Oakwood Center

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Coordinates: 29°55′17″N 90°02′18″W / 29.92138°N 90.03831°W / 29.92138; -90.03831

Oakwood Center
OakwoodCenter.png
Location Terrytown, Louisiana
Opening date 1966
Owner General Growth Properties, Inc.
No. of stores and services 110
No. of anchor tenants 3
Total retail floor area 952,000 ft²[1]
No. of floors 1
Parking 4,600 spaces
Website http://www.oakwoodcenter.com
Main entrance seen from Terry Parkway.

Oakwood Center is a major shopping mall owned by General Growth Properties in Terrytown, on the West Bank of the Mississippi River in the New Orleans metropolitan area. It was originally named "Oakwood Mall", and some signage and local usage continues to call it that. It is geographically in Terrytown, but the mailing address is in adjacent Gretna.

"Oakwood Mall" opened in 1966, taking advantage of the increased development on the West Bank following the opening of the Greater New Orleans Bridge.[2] One of the former anchor stores was D. H. Holmes, which was converted to Dillard's. It was replaced by a new Dillard's store in 1992, with the old store becoming Marshalls.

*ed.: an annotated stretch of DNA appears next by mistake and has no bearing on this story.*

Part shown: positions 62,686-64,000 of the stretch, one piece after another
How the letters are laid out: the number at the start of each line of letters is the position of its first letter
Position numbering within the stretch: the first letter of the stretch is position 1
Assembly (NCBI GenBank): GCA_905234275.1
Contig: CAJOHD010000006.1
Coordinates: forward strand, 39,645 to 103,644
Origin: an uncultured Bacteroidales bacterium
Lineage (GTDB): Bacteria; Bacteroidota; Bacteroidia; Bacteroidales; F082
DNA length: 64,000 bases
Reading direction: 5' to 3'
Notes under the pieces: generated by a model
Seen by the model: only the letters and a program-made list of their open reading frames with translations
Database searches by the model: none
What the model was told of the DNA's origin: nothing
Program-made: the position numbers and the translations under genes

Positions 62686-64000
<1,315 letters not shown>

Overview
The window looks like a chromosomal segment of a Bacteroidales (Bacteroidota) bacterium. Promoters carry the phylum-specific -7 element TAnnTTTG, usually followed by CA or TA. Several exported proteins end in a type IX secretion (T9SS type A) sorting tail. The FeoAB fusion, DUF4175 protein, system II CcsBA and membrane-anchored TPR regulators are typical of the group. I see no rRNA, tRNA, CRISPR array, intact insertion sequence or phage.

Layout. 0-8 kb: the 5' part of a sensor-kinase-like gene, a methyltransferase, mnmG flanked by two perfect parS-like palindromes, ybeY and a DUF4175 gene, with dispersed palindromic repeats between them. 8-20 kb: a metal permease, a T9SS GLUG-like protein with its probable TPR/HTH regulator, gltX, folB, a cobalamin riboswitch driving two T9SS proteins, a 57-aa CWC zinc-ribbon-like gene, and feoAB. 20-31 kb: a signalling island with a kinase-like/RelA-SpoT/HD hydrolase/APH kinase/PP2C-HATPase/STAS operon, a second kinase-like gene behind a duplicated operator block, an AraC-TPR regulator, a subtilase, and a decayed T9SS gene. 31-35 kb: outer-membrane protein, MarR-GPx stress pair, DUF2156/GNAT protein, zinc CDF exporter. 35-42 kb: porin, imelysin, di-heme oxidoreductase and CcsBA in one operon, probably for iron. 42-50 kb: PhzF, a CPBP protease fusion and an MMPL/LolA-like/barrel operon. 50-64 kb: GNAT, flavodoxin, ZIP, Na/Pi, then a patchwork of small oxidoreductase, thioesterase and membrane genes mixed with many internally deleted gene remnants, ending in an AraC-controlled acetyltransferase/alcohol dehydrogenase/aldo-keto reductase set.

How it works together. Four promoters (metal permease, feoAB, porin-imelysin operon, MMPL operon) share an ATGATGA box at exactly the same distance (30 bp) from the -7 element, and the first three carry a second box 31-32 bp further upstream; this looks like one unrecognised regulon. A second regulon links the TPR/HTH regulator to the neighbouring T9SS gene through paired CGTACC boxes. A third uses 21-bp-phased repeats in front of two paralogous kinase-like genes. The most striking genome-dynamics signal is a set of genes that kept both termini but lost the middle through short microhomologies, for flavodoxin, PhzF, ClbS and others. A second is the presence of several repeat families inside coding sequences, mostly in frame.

Oakwood Center fell victim to significant damage in the aftermath of Hurricane Katrina. The mall was heavily looted and then set on fire on August 31, 2005. Nearly 80% of the stores experienced fire or water damage. The main shopping area was closed during demolition and construction. Two department stores, Sears and Dillard's, along with Dollar Tree, Foot Locker, and the Bank of Louisiana reopened before the entire mall. Oakwood Center completely reopened on October 19, 2007, except for the Mervyns wing. Forever 21 and Shoe Department Encore replaced the Marshalls. In 2013, it was confirmed that the Mervyns wing would be torn down for Dick's Sporting Goods.[3]

Since completion of renovations, the center includes three sit-down restaurants; over 360,000 square feet (33,000 m2) of floor space boasting over 80 specialty shops (regional and national retailers); and a 20,000-square-foot (1,900 m2) food pavilion.

In March 2009, a group of lenders led by Citicorp North America, Inc. seized the property when the owner failed to pay a $95 million mortgage at maturity.

Interior, April 2009

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